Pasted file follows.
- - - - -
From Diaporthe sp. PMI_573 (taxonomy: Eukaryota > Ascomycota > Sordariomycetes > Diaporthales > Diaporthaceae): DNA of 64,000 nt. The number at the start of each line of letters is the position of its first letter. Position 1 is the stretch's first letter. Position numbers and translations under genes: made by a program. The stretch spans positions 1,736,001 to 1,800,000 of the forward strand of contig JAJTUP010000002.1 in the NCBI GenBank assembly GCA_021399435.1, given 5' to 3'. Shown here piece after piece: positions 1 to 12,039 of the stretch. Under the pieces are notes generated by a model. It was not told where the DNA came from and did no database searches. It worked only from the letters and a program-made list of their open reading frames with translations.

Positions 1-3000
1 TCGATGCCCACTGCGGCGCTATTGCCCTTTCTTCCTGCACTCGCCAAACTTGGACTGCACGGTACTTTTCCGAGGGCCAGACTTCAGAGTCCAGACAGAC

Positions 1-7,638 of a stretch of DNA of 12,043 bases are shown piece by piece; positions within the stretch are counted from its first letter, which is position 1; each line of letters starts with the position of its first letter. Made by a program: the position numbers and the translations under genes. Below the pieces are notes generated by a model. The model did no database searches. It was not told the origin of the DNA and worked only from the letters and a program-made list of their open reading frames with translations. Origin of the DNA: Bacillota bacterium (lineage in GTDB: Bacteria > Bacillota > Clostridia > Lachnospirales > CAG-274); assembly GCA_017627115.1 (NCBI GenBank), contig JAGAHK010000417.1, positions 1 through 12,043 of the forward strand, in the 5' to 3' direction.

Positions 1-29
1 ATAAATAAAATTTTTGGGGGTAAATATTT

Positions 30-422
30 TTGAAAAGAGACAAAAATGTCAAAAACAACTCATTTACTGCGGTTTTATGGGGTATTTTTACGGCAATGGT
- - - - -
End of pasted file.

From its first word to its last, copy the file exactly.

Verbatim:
From Diaporthe sp. PMI_573 (taxonomy: Eukaryota > Ascomycota > Sordariomycetes > Diaporthales > Diaporthaceae): DNA of 64,000 nt. The number at the start of each line of letters is the position of its first letter. Position 1 is the stretch's first letter. Position numbers and translations under genes: made by a program. The stretch spans positions 1,736,001 to 1,800,000 of the forward strand of contig JAJTUP010000002.1 in the NCBI GenBank assembly GCA_021399435.1, given 5' to 3'. Shown here piece after piece: positions 1 to 12,039 of the stretch. Under the pieces are notes generated by a model. It was not told where the DNA came from and did no database searches. It worked only from the letters and a program-made list of their open reading frames with translations.

Positions 1-3000
1 TCGATGCCCACTGCGGCGCTATTGCCCTTTCTTCCTGCACTCGCCAAACTTGGACTGCACGGTACTTTTCCGAGGGCCAGACTTCAGAGTCCAGACAGAC

Positions 1-7,638 of a stretch of DNA of 12,043 bases are shown piece by piece; positions within the stretch are counted from its first letter, which is position 1; each line of letters starts with the position of its first letter. Made by a program: the position numbers and the translations under genes. Below the pieces are notes generated by a model. The model did no database searches. It was not told the origin of the DNA and worked only from the letters and a program-made list of their open reading frames with translations. Origin of the DNA: Bacillota bacterium (lineage in GTDB: Bacteria > Bacillota > Clostridia > Lachnospirales > CAG-274); assembly GCA_017627115.1 (NCBI GenBank), contig JAGAHK010000417.1, positions 1 through 12,043 of the forward strand, in the 5' to 3' direction.

Positions 1-29
1 ATAAATAAAATTTTTGGGGGTAAATATTT

Positions 30-422
30 TTGAAAAGAGACAAAAATGTCAAAAACAACTCATTTACTGCGGTTTTATGGGGTATTTTTACGGCAATGGT